For the specific unit that I introduced in the application, I am going to add culture by incorporating a “picnic” into the lessons. One of my third graders shared a song that they actually sing in picnics in Mexico. She will teach it to the class. When the class actually goes on the picnic, we will sing the song. What a great way to involve the students, especially my native speakers. They can show off their heritage. When students present information and share their culture with the class, it makes them proud to be of Hispanic heritage. An idea I received from the art session was to show paintings depicting picnic scenes. For this interpretive task, first I will show the artwork and discuss the artist and country they are from. According to Clementi, geography should be included so I will indicate on a map or globe where we are going. Similarities and differences between artists and paintings will be explored. Students will complete an organizer to demonstrate comprehension.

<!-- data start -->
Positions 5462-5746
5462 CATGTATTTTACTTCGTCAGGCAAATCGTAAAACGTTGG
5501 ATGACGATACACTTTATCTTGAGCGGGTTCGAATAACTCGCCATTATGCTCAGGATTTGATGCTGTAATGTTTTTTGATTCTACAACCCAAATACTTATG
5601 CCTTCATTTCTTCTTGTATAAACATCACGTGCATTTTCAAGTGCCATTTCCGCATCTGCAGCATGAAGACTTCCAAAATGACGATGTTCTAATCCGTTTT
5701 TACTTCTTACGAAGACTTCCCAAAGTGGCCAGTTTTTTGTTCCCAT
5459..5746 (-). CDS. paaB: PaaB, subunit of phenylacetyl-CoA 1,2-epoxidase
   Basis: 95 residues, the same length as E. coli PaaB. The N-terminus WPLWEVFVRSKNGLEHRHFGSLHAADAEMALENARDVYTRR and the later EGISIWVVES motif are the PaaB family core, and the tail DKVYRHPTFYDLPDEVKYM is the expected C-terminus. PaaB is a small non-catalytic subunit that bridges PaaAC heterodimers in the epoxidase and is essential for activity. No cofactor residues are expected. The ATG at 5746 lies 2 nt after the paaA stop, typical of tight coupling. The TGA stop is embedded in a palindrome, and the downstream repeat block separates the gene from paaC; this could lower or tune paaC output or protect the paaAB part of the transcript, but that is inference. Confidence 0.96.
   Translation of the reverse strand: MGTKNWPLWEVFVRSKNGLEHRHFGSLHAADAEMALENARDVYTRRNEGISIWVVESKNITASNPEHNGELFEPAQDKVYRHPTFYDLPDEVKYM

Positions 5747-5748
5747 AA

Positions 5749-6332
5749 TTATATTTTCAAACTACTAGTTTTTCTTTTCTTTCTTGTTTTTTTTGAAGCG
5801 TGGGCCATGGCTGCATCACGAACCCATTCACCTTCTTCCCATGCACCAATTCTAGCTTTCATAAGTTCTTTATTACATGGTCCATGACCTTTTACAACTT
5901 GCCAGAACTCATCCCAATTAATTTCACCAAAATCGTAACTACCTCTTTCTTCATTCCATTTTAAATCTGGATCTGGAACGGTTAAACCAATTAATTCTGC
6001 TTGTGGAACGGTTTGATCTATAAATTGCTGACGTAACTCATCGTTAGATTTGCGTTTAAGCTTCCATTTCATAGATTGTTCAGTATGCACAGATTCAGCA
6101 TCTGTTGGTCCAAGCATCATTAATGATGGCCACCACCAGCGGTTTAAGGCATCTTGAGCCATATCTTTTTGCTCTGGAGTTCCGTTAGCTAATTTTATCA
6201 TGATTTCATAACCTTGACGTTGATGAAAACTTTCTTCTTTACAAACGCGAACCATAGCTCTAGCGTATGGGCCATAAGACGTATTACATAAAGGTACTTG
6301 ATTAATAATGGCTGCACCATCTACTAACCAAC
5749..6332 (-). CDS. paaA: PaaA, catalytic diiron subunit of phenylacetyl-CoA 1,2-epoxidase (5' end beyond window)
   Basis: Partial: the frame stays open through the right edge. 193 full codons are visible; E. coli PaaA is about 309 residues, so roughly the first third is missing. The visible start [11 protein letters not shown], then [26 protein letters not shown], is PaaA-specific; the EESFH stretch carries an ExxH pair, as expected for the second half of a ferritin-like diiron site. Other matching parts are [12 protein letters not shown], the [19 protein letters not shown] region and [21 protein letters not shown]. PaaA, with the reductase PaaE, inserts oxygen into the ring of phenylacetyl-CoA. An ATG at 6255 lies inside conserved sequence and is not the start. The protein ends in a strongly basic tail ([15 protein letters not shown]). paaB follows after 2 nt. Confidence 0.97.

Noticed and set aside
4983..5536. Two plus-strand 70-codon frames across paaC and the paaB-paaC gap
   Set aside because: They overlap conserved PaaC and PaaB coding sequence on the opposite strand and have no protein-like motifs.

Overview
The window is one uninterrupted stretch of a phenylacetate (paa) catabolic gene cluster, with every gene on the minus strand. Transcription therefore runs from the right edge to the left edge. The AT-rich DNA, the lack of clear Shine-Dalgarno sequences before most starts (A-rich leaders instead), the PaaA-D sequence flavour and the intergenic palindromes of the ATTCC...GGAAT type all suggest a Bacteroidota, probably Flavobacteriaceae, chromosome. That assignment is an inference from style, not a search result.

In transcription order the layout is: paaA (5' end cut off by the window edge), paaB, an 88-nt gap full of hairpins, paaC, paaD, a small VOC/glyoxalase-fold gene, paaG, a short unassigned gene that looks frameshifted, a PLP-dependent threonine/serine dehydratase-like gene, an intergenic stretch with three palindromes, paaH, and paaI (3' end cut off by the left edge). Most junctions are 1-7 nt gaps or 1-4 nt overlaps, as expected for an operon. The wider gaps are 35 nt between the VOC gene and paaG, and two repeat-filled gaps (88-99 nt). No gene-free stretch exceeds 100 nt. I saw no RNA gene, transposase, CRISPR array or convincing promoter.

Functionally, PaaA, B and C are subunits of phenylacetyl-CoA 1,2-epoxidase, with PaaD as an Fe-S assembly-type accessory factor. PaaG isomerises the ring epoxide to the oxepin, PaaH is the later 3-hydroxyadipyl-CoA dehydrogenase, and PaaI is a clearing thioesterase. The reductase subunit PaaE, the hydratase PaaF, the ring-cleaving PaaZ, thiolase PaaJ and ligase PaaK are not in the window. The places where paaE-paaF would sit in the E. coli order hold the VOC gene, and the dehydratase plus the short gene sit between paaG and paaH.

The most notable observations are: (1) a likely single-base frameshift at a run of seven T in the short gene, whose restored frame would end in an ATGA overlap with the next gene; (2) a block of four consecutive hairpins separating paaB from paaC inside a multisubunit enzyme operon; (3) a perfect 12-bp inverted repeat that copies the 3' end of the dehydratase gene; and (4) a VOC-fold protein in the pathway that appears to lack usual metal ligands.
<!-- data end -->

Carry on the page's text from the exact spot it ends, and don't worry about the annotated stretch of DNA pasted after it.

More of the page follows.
We will travel outside with blankets and snacks for a picnic simulation. I have miniature paper items that fit into small picnic baskets. Students will work in pairs and tell their partners to place certain items in their picnic basket. For example: “Pon el vaso en la cesta. Quiero llevar una galleta. Pon el pastel en el plato grande”. Put the glass into the basket. I want to bring a cookie. Place the cake on the large plate”. It will be important during this interpersonal task that the students are provided with any language that they might not know in order to complete the task. We are going to learn about family in the next unit, so I will name the little bears that come with the set. They will become a bear family. In this way, Krashen’s idea of input + 1 is implemented. Students will be challenged. I have photographs that I had made into slides so I can show these. All of these additions to my unit on nutrition allow the learners to hook the concepts to real life. Instead of going on a picnic to a generic location, we will go to “Chapultepec Park” in Mexico City. I have photographs of the park, monuments, and other important cultural items. The inspiration for these activities comes from the information I learned at the FLES FEST sessions.